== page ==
Video developed by Brandon Pletsch
The ear is comprised of much more than the cartilage appendage on either side of our heads. This visible portion of the ear (known as the auricle or pinna) is the beginning of only one component of the ear – the outer ear.
It gathers sound and routes it down the ear canal to the ear drum (tympanic membrane) where the outer ear ends. The larger the auricle the more effectively this is done. When we have trouble hearing, cupping our hand behind the ear gathers more sound waves.
The eardrum serves as the division between the outer ear and the middle ear. The middle ear is an air filled cavity which contains the auditory ossicles (ear bones). These bones, the smallest in the human body, are used in transmitting the sound waves from the vibrating eardrum to the cochlea.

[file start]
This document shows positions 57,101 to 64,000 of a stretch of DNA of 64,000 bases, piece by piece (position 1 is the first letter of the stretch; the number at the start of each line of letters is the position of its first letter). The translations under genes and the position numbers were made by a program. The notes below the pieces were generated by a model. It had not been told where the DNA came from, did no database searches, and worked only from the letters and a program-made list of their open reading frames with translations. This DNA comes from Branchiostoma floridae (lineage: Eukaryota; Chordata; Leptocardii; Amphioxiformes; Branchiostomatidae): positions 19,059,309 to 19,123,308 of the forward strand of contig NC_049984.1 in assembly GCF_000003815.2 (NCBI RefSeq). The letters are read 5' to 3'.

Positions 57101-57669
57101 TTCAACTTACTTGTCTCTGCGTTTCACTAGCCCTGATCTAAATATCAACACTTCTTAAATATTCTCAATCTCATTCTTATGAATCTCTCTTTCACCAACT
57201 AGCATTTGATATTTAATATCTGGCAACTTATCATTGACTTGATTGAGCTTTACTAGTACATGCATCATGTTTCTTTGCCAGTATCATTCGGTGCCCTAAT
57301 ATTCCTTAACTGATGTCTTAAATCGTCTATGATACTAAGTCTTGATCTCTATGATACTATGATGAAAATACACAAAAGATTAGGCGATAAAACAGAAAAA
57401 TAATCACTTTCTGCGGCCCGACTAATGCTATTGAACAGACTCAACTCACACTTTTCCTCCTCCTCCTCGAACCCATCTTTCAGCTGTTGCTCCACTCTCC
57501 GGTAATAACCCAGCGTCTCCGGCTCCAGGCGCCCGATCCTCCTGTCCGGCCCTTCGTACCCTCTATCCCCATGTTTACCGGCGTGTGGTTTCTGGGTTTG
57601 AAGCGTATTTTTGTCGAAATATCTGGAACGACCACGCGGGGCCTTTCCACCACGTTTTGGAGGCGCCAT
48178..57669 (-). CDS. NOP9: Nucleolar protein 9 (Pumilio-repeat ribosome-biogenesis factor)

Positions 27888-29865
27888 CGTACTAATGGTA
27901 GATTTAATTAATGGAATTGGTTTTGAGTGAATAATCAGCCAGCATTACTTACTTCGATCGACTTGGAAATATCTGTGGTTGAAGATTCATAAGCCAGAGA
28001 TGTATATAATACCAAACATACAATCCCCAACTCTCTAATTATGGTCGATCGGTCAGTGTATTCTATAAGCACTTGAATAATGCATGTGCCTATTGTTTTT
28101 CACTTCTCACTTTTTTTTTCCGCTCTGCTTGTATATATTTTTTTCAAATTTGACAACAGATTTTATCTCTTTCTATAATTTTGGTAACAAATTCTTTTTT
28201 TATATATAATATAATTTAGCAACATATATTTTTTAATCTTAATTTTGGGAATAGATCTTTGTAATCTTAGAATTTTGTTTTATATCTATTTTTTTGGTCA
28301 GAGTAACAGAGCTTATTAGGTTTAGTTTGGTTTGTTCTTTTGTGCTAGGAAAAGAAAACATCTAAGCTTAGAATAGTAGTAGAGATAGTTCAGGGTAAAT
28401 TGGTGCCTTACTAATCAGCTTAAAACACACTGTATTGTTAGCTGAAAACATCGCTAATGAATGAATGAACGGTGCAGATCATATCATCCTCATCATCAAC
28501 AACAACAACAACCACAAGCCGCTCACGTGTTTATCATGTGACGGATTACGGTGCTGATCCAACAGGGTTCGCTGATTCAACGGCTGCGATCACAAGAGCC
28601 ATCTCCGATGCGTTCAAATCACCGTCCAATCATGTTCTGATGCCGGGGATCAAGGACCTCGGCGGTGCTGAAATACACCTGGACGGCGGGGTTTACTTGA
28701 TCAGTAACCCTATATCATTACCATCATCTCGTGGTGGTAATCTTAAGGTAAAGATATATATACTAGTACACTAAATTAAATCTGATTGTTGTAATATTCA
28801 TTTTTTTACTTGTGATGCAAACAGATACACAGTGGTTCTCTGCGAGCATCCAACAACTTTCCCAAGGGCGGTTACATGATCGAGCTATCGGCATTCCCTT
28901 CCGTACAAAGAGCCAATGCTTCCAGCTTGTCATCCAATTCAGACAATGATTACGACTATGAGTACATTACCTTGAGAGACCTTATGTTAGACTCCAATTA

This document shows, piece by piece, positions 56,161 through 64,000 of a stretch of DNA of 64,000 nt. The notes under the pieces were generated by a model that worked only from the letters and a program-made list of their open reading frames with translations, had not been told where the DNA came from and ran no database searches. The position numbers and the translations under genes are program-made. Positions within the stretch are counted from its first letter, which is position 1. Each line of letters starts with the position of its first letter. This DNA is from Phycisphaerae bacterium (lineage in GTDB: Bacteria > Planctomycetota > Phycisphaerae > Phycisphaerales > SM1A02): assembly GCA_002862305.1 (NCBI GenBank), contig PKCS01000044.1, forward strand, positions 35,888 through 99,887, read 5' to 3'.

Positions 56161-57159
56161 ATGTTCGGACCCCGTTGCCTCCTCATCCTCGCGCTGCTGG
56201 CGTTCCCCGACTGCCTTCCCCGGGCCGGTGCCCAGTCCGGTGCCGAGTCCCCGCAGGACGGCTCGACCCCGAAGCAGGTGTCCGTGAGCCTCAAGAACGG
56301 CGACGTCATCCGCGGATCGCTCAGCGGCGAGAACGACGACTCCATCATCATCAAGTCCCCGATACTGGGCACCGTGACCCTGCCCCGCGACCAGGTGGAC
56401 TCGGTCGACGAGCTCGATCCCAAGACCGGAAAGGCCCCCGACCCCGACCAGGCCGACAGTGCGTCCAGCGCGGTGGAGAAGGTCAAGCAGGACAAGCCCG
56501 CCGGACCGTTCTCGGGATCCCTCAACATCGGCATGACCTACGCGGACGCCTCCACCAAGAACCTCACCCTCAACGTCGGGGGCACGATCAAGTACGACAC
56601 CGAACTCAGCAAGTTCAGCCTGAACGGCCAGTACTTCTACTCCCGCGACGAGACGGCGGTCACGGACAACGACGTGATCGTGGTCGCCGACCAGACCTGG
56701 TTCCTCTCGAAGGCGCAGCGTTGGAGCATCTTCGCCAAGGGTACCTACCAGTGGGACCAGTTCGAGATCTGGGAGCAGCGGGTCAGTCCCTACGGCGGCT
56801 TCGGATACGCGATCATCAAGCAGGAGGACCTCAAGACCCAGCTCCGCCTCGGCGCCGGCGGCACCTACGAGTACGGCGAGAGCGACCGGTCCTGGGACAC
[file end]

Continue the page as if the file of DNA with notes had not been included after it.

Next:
The cochlea is the portion of the inner ear responsible for hearing. Within this fluid-filled, snail-shaped, bony capsule – only the size of a pea – the mechanical energy of the vibrating ear bones changes into an electromechanical energy by triggering the microscopic sensory “hair cells.” These hair cells, so named because of their appearance when viewed under a microscope, send neural impulses to the brain for interpretation. (As an aside, a separately functioning portion of the inner ear attached to the cochlea [the semi-circular canals] is responsible for the sensation of balance and acceleration.)